Morningstar Advisor - December 2013/January 2014 - (Page 36)

Spotlight Knowing Where to Look By Rob Wherry After several years of mixed returns, investors are rethinking how they get exposure to emerging markets. The approach into Wilson airport in Nairobi, Kenya, seemed normal enough to Laura Geritz, the lead manager of the Wasatch Frontier Emerging Small Countries WAFMX, at least until the wind picked up. Geritz, who was seated behind two co-pilots on the tiny 11-seater plane, watched as it was pulled to the right by a strong cross wind just as one of its three tires blew. The plane would have completely veered off the runway if it wasn't for the quick thinking of the lead pilot, who jerked it back on to the pavement. Geritz downplayed the situation in her shareholder letter a few months later since she and several colleagues walked away unharmed. But there was a tense moment or two. "One of the pilots was in training," she says. "I could see his eyes pop wide open." Geritz and team were in Kenya as part of a broader trip through Africa. On these due-diligence trips, there is a singular goal in mind: Find quality companies in developing markets with sturdy balance sheets, good management teams, and attractive valuations. In most cases, the team is laying the groundwork for eventually investing in a company three or five years down the line. But there hasn't been a shortage of good ideas they've put to work now. During its 20-month lifespan, the fund has gained an 36 Morningstar Advisor December/January 2014 annualized 28.5% through Oct. 31 versus 12% for the MSCI Frontier Emerging Markets Index thanks to strong performers such as East African Breweries, a distiller and distributor of beers and spirits, and Vietnam Dairy Products, one of the largest dairies in Asia. "What many emerging markets were 10 years ago," says Geritz. "You have that happening in frontier markets right now." That pronouncement likely resonates with a lot of investors. Traditional emerging markets such as China and Brazil have been relative disappointments the last few years due to a combination of slowing economic growth, rising inflation, and concerns about the side effects of U.S. monetary policy (which was behind a sell-off earlier this year). That pullback has coincided with a recovery of performance in developed markets such as Japan and the United States. While investors aren't completely dumping their holdings in emerging markets, they are contemplating whether they need complements for the countries that provided a powerful performance punch the last decade. "The last two years emerging markets have been a significant drag," says Stephen Barnes, founder of Barnes Investment Advisory in Phoenix, Ariz. "But if you don't have [exposure to them] you are missing the boat." While Barnes may be right, it may not be enough to just have exposure. Indeed, to advisors such as Barnes the story line isn't about buying big state-controlled oil or finance companies on the cheap or simply scooping up a market capitalizationweighted emerging-markets index fund. Now, investors are looking for ways to get direct exposure to rising middle classes around the world that are spending the wealth they have accumulated. That theme isn't new. But what is are the means to do it: Funds that invest down the market cap spectrum, across more sectors, follow alternative strategies and invest in countries that ten years ago would have been deemed too risky. The money trail is telling. Emerging-markets ETFs, which are largely owned by institutions, have endured mixed net flows in 2013. Vanguard FTSE Emerging Markets VWO and iShares MSCI Emerging Markets EEM ETFs, two of the five largest ETFs, have seen roughly $4.9 billion and $2.5 billion leave coffers this year, respectively, through Oct. 31. Those funds still tower over the emerging-markets category. But investors also have been gravitating toward funds such as iShares MSCI Emerging Markets Minimum Volatility EEMV. This ETF tracks an index of 200 stocks from the broader MSCI Emerging Markets Index that together make for a low-volatility portfolio. It has taken in $2 billion this year through Oct. 31. IShares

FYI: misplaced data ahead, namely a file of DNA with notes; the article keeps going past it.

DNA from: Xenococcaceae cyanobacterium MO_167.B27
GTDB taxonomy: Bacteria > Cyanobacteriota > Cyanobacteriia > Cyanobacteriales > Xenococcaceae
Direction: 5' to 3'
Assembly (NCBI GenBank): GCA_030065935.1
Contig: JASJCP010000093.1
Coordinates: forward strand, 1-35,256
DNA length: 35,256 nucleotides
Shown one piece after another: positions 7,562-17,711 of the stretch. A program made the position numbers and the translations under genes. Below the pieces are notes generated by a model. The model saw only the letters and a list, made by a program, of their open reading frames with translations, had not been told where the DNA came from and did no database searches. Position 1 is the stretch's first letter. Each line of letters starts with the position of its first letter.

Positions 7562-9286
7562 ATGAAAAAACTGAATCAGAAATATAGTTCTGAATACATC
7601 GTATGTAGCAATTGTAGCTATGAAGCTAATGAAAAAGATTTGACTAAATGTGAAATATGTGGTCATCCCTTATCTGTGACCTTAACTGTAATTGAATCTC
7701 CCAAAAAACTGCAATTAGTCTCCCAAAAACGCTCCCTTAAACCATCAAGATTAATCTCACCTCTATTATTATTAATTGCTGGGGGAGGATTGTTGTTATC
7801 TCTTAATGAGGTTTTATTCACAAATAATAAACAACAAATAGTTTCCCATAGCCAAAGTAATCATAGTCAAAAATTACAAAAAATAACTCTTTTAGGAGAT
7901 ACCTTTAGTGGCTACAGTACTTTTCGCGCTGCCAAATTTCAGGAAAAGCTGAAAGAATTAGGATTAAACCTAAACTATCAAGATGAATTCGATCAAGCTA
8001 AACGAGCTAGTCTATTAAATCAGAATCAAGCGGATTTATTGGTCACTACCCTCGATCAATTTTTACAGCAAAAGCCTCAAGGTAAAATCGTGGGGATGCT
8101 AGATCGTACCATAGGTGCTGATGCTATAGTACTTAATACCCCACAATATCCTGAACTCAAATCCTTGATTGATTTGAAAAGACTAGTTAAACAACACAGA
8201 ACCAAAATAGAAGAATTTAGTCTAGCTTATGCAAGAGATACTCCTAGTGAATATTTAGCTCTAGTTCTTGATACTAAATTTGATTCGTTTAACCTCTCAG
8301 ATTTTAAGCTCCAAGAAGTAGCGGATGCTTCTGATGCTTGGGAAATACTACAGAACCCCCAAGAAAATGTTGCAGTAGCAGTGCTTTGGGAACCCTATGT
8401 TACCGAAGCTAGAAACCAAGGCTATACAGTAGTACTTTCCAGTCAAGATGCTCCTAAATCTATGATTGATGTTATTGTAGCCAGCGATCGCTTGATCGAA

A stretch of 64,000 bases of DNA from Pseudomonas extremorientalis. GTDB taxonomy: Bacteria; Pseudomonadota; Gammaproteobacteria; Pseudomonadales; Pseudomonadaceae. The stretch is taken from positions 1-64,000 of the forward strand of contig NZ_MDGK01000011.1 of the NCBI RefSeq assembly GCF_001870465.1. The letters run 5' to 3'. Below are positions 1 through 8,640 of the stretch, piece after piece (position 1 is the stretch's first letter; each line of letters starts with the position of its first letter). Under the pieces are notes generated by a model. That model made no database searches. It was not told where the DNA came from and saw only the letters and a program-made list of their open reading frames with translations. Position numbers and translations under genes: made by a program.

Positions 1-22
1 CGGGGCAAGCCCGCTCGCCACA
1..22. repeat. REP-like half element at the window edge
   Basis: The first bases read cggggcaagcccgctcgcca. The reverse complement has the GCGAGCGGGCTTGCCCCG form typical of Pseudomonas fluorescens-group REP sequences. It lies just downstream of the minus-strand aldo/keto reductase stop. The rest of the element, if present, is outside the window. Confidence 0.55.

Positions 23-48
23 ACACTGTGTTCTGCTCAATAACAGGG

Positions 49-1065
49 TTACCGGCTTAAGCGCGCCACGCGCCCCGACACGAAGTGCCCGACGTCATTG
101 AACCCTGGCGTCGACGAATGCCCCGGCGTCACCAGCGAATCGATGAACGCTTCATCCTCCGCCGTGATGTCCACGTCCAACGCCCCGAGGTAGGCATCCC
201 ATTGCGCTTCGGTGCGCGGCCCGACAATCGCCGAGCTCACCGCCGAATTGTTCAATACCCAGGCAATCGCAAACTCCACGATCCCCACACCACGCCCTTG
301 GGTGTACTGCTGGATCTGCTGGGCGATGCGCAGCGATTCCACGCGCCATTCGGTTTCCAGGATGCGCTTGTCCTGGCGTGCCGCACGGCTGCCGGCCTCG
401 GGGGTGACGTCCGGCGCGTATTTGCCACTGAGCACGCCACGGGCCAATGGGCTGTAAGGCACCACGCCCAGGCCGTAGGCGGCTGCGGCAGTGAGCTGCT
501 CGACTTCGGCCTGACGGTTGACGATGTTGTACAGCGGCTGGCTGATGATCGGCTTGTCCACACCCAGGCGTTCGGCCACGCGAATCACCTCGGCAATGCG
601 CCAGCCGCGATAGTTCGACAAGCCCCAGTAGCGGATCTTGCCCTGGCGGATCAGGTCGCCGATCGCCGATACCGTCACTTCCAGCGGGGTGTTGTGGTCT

Table of Contents for the Digital Edition of Morningstar Advisor - December 2013/January 2014

Morningstar Advisor - December 2013/January 2014
Letter From the Editor
What’s Your Purpose?
Working for Gen Y
How to Allocate College Savings
Mobius Looks to a New Frontier
Investments á la Carte
Investment Briefs
How to Manage Bonds for Today and Tomorrow
Cloud Is the New Engine of Growth
Knowing Where to Look
Economic Vulnerability Varies by Country
Factor Investing in Emerging Markets
Following the Rules
Exploring Indexing’s Next Frontiers
Frequent Fliers
Family Blind Spots
Optimal Portfolios for the Long Run
Finding Value in a Pricey Sector
Our Favorite Mutual Funds
50 Most-Popular Equity ETFs
Undervalued Stocks With Wide Moats
The Emerging-Markets Roller Coaster

Morningstar Advisor - December 2013/January 2014